Face off: should Uber be legal in Hong Kong?

Face off: should Uber be legal in Hong Kong?

Each week, two of our readers debate a hot topic in a parliamentary-style debate that doesn’t necessarily reflect their personal viewpoint. This week’s topic is ...

Veronica Lin, 17

Uber’s high level of flexibility, comfort and safety features means that the government should definitely allow it to legally operate in Hong Kong.

Before booking apps such as Uber existed, the only way to get a taxi was to frantically wave your hands in the air in the hopes of finding a rare vacant cab on the street. There were also companies you could call, but you had to pay a booking fee.

In contrast, Uber maximises flexibility, allowing its passengers to be picked up at any desired location, with a handy estimated time of arrival using your GPS.

And unlike a traditional taxi, Uber lets you know what your driver looks like, and gives you details about the vehicle as well as a clear quote for how much your ride will cost even before you get in the vehicle. This gives consumers power as we are more aware of what to expect during a given ride.

Compare this to the many horror stories of taxi drivers deliberately overcharging passengers (tourists in particular) and the fact that taxi drivers do not normally use a GPS to select the fastest route, and it’s clear Hong Kong needs some competition to keep the market honest and fair.

Besides, a safety issue that’s popped up in recent years is that most taxi drivers drive with their eyes fixed on multiple tablets and smartphones, instead of the road. Uber, on the other hand, actually uses software to seek out and send warnings to drivers who are actively using their electronic devices during a fare.

Admittedly, Uber fares are slightly pricier than normal taxis at the moment. But that will likely change as taxi companies are constantly applying to increase their fares (fares went up last month) under
the longstanding monopoly they are currently fighting to keep.

If paying a few extra dollars means a guaranteed safer, more comfortable ride, it really is a no-brainer that Uber is the better choice. Even if it’s not, shouldn’t Hongkongers at least be allowed to choose for themselves?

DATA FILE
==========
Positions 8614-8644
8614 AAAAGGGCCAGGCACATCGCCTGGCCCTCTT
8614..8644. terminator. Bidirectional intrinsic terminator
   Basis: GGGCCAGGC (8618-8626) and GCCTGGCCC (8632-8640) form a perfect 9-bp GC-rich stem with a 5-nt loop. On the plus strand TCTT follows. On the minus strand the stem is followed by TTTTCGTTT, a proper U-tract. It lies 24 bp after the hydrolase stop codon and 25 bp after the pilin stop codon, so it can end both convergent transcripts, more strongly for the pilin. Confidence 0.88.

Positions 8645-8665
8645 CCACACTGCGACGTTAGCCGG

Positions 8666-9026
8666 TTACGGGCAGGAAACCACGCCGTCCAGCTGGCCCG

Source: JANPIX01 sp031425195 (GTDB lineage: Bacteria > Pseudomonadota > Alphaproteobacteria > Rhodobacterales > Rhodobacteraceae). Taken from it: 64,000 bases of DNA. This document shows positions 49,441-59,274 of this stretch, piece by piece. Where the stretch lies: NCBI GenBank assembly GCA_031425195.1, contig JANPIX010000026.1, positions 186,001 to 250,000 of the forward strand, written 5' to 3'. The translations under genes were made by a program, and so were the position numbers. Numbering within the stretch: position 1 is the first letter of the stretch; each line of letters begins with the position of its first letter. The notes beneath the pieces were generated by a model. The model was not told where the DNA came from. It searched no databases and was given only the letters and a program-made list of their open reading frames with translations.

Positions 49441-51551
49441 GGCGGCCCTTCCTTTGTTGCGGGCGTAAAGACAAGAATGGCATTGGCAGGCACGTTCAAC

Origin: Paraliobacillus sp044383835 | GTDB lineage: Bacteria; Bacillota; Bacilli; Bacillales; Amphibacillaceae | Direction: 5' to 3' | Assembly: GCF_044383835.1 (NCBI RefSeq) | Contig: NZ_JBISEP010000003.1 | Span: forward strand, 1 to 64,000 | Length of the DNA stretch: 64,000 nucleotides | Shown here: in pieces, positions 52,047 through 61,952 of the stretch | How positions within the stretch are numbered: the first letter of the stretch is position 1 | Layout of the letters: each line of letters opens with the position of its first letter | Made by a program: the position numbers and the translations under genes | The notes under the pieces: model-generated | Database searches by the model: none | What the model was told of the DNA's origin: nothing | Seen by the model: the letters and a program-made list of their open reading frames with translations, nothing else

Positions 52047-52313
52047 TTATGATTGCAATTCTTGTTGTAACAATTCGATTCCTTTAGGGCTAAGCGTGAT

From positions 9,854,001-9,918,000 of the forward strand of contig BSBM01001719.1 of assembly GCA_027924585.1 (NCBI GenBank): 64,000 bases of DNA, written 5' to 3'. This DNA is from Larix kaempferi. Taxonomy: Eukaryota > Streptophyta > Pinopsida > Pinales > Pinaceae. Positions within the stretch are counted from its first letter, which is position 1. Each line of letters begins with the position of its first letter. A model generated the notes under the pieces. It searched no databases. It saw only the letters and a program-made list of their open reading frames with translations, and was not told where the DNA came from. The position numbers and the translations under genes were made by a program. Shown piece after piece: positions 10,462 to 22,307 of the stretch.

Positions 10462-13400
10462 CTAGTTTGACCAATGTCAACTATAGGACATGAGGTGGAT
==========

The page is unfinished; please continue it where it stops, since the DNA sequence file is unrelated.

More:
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Anson Chan Pui-shing, 18, Carmel Secondary School

Many people think that Uber is a great alternative to traditional taxis as the company focuses on service. We’ve all read the stories of taxi drivers illegally overcharging passengers or treating them rudely.

However, the most important issue that everyone seems to ignore is that Uber has been unable to reach an agreement with the insurance companies to get third-party insurance for passengers.

This insurance coverage should have been reached before the car-hiring service launched in the city. Safety should always be the top priority. Who will look after passengers involved in any potential accidents?

Uber has also been known to quarrel with its drivers over worker rights. Many Uber drivers work on a temporary basis and do not enjoy any labour benefits or rights, such as minimum wage or holidays. If a company does not care about its employees’ welfare, how well can it run its business? Drivers won’t have any incentive to work hard and provide a high-quality, safe service if their own benefits are not guaranteed.

Uber does provide a choice for passengers. Some Uber drivers use luxurious private cars with cosy interiors to pamper their customers. However, there have been many complaints of Uber drivers not arriving at the correct location due to their lack of geographical knowledge. Think about it: would you rather be late in a really comfortable car, or actually arrive on time with a professional who knows the roads?

The taxi industry has just launched an app which will greatly improve the chance of finding a cab. Some taxis have also recently added a device to allow passengers to rate their drivers, and have even installed CCTV cameras to monitor the rides and gather feedback. These gestures show that the taxi industry is making sincere attempts to improve their customer service.

But Uber does not seem to consider passenger safety a priority, nor does it seem to be concerned about workers.
In short, it still has a long way to go before it should be made legal in Hong Kong.

Edited by Karly Cox

This article appeared in the Young Post print edition as
Should Uber be legal in Hong Kong?

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